A council spokesperson told AFP residents would not be locked down in their homes. Opposition Conservative county councillor Liam Walker, who himself opposed the traffic filters trial, tweeted that the lockdown claims were “completely untrue”.

Supporters of 15-minute cities include the worldwide C40 cities alliance plus the United Nations and the World Economic Forum -– targets of numerous false claims that are subject to frequent fact-checks.

One TikTok video about Edmonton blamed the reforms on Canada’s Prime Minister Justin Trudeau and “his World Economic Forum intentions” – despite it being a city scheme, not a federal one.

What do experts say?

Many are flabbergasted.

UK politician Duncan Enright told CNN he’d received death threats over his plan to reduce gridlock

“I haven’t really had anything like that before in my many years in local government.”

“I’ve been doing [urban planning] for a long time, but I’ve never seen something like this,” Toderian told ABC.

Moreno himself told AFP he had received numerous personal insults over the idea.

“Never have there been proposals for restrictions — on the contrary, this is a new opportunity: more choice, more services, more desire to thrive in one’s neighbourhood,” he said.

“Since the start of 2023, the concept of the 15-minute city has been subject to conspiracy theories, produced and shared by people already well known for spreading disinformation about Covid, the climate, vaccines and politics,” he said.

“The only arguments they have are lies, manipulation and insults.”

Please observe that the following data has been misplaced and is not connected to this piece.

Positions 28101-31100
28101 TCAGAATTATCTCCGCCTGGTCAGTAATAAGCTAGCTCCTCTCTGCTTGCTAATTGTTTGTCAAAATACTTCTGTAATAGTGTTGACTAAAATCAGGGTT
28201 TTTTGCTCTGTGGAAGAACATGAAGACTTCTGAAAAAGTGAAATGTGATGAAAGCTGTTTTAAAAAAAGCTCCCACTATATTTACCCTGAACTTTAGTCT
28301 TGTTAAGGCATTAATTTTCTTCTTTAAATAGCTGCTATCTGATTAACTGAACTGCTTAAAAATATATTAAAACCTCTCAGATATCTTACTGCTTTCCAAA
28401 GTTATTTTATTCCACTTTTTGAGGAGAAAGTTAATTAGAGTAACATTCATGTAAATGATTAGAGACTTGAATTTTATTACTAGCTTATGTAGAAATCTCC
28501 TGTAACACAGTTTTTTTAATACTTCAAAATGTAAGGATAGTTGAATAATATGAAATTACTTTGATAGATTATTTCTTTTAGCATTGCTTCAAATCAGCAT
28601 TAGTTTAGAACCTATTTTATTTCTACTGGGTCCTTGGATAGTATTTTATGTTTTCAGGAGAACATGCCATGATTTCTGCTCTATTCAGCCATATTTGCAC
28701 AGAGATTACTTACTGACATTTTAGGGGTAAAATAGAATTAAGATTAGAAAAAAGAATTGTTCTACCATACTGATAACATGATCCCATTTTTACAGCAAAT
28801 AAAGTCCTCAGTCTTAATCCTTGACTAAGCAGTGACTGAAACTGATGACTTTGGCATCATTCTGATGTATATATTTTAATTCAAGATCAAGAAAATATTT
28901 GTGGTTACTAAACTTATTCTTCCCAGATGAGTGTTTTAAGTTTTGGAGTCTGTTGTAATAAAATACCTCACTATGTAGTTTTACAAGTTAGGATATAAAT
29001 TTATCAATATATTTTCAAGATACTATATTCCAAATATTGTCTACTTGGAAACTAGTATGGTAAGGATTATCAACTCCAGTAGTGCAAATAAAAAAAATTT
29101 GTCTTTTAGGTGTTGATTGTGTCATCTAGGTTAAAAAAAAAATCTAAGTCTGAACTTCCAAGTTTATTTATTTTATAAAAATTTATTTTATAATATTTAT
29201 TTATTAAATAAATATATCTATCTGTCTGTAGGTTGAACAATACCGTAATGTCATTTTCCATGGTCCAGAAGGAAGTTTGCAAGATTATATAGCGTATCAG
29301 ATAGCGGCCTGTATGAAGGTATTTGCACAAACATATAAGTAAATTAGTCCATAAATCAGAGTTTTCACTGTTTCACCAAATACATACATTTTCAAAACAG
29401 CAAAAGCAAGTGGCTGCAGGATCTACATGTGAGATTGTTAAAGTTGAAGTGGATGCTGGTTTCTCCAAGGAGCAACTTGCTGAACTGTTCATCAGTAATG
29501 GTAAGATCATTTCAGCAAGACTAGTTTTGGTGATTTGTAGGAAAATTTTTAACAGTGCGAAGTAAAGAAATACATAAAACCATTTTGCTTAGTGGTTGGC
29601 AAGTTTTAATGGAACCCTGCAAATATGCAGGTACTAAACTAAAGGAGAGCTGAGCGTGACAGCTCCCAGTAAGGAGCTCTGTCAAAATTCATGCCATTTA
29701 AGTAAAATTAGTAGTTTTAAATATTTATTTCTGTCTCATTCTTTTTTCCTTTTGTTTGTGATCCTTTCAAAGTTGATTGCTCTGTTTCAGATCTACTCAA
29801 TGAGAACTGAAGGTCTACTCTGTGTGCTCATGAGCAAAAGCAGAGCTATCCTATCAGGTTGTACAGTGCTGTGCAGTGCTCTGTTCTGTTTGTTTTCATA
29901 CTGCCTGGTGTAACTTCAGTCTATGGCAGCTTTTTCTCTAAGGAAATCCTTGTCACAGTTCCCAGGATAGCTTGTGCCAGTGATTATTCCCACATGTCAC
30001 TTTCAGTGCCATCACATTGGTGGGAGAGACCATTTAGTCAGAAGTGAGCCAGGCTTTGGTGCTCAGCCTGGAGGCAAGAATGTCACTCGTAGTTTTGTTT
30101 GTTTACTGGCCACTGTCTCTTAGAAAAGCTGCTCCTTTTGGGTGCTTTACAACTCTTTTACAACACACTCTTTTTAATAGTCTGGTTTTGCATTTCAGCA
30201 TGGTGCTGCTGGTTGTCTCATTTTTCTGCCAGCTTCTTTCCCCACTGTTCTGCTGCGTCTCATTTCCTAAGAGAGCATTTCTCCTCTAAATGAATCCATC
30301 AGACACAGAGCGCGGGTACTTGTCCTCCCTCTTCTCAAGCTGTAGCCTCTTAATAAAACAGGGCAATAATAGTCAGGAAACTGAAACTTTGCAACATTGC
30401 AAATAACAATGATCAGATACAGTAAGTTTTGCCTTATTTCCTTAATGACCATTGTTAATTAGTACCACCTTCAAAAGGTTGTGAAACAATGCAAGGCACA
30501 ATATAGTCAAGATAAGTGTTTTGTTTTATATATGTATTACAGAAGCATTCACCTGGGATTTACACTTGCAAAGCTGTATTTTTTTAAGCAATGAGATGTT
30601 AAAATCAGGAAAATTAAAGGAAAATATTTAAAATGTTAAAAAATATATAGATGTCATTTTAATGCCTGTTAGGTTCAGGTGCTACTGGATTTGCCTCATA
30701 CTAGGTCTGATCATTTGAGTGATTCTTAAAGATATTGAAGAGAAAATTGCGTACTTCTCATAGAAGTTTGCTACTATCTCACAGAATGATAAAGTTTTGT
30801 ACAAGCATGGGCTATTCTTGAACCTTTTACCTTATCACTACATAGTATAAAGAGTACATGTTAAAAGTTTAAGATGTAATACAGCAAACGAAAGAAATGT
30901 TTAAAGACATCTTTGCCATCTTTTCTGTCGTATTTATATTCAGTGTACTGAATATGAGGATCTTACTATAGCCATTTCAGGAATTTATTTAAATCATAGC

MIT professor Carlo Ratti told CNN many have ‘misinterpreted’ the idea.

It “gives people the freedom to live locally, but does not force them to do so,” Ratti added.

“During times of economic uncertainty, downturn, crisis, conspiracy theories thrive. Because often it’s not true that everyone is in it together,” Tim Squirrell of the Institute for Strategic Dialogue, which works to tackle rising polarisation, extremism and disinformation, told The Guardian. “That means people not only see their own fortunes getting worse with no real prospect of them getting better but they also see other people aren’t suffering the same fate.”

“Obviously, saying the economy is rigged in favour of a small number of people making a large amount of money is not a conspiracy theory; it’s an assertion. But it makes it easier to leap and say there is an elite plot to ensure it happens.”

Sandeep Agrawal, director of the School of Urban and Regional Planning at the University of Alberta, said there were no grounds “whatsoever” for claiming the plan would implement such restrictions.

“The 15-minute plan intends to provide better connectivity to the rest of the city” by improving public transport links, he told AFP.

“District planning is an ongoing process which involves consultation with the public at various points of its development.”

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Quelle/Source: Firstpost, 27.02.2023